Check out Shoshanna’s blog at http://holistictoolkit.com or find her on Twitter @holistictoolkit.  Especially if you’re down with the idea that the wellness of a community is related to the quality of and access to justice for everyone within a community.  If you’re just a fan of cutting edge takes on mindfulness and social change.  Or if you just love variety and appreciate yoga, meditation and conversations about creativity and authenticity.  And of course, if you’re a law student.

Wyatt Andrews

 

Wyatt Andrews

Wildly Creative: In your own words, what do you do Wyatt?

Wyatt: I play with things, I tinker. Music, food, crafts, like creating and building.

I just play with the world.

Wildly Creative: When did you start nurturing your creative life and why?

Wyatt: Always. I think all children are creative. It is something you have and do instinctually

Nurturing it is whether or not your have cool parents.

Wildly Creative: Fill in the blank, Creativity is…..

Wyatt: Seeing what is not there and making it so.

Wildly Creative: What is your first memory of connecting with your creative self?

Wyatt: I grew up in the middle of nowhere more or less by myself. When I was very young my best friends were the ghosts in the house and they were my playmates. To engage with them, I had to engage the creative part of my mind, create who they were, and I was creating a whole world and the games for us (me and these ghosts) to engage.

Wyatt Andrews

 

Wildly Creative: What was your world like with these ghosts?

Wyatt: We talked about the difference between being a ghost and being a person.

I remember pretending I was the ghost and that I was back playing with legos at the house when I was on my way to pre-school. We spent a lot of time in my backyard of my house.

My house was built in the 1700s and I spent a lot of time in these very old spaces. Interacting with all of this history that was there.

Wildly Creative: What is your advice that you would offer to anyone wishing to design their own creative life?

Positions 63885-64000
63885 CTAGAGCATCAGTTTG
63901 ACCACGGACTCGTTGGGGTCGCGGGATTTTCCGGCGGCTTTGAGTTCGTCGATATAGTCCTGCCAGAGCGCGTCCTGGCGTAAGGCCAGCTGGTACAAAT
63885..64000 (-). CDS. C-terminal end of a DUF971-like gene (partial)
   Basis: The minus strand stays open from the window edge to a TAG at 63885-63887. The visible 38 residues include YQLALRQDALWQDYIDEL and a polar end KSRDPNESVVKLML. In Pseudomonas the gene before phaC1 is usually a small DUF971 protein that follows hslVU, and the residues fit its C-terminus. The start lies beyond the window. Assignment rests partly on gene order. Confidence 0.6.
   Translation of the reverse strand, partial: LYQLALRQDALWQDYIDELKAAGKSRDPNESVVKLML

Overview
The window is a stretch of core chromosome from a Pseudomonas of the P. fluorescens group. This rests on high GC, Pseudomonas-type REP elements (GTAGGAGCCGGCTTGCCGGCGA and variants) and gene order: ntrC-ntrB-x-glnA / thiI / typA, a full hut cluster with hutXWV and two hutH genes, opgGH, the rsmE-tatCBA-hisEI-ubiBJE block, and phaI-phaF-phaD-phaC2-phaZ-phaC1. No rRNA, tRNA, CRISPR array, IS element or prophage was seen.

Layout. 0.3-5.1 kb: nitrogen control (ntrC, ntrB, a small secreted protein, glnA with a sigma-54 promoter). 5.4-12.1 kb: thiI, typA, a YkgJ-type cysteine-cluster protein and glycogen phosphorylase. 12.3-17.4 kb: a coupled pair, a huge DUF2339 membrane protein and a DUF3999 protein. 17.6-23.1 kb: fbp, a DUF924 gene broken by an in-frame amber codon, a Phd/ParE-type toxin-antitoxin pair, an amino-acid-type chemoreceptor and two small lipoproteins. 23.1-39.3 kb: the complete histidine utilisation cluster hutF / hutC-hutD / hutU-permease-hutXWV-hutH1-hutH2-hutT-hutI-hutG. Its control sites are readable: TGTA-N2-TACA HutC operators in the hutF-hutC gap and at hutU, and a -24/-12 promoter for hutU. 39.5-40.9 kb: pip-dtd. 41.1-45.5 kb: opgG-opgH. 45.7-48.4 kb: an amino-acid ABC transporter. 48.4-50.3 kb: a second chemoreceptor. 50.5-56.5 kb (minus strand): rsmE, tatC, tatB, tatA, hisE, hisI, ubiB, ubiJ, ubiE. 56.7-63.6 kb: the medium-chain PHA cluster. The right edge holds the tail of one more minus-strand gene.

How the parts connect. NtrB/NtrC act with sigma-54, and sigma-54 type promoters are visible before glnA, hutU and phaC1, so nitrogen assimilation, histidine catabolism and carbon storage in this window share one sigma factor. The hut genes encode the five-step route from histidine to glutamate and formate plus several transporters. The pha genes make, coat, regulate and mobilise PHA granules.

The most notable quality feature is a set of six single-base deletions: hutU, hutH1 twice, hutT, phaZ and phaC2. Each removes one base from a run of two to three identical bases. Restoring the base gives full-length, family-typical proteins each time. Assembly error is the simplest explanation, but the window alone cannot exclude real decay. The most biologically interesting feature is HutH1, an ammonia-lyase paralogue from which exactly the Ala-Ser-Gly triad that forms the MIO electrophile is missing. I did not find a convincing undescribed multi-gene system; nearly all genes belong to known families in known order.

Wyatt: The turning point for me was realizing that you don’t have to be a great artist to be really creative. You can find ways to be creative in whatever you do. It is cliché but I stopped creating art or be creative for other people. I did it for my own enjoyment. When I started creating for myself it is when I have felt the most joy with it. I did not tell myself “no I can’t do that” nor did I tell myself “I am not good enough.” I just did it regardless of how much I sucked.

I just sucked at things and did not care and I did because it was fun and I wanted to do it.

Wildly Creative: Creatives are usually the ones breaking the rules and little bits of misfits. How are you making sure to hold true to breaking the rules?

Wyatt: First I learn the rules because it only counts if you now them to begin with. I stick with the ones that are going to work and I leave the rest or I change them. In regards to rules, this sums it up best: you gave me this thing and I don’t like what you have given me, so I decided to do something else

If a rule is not going to serve you then it is not worth following and there is a difference between rules and limitations. Knowing your limitations is useful. I am also aware there are repercussions for breaking the rules and I am ready for those consequences at any given time. But you have to know when breaking the rules is worth the on consequences.”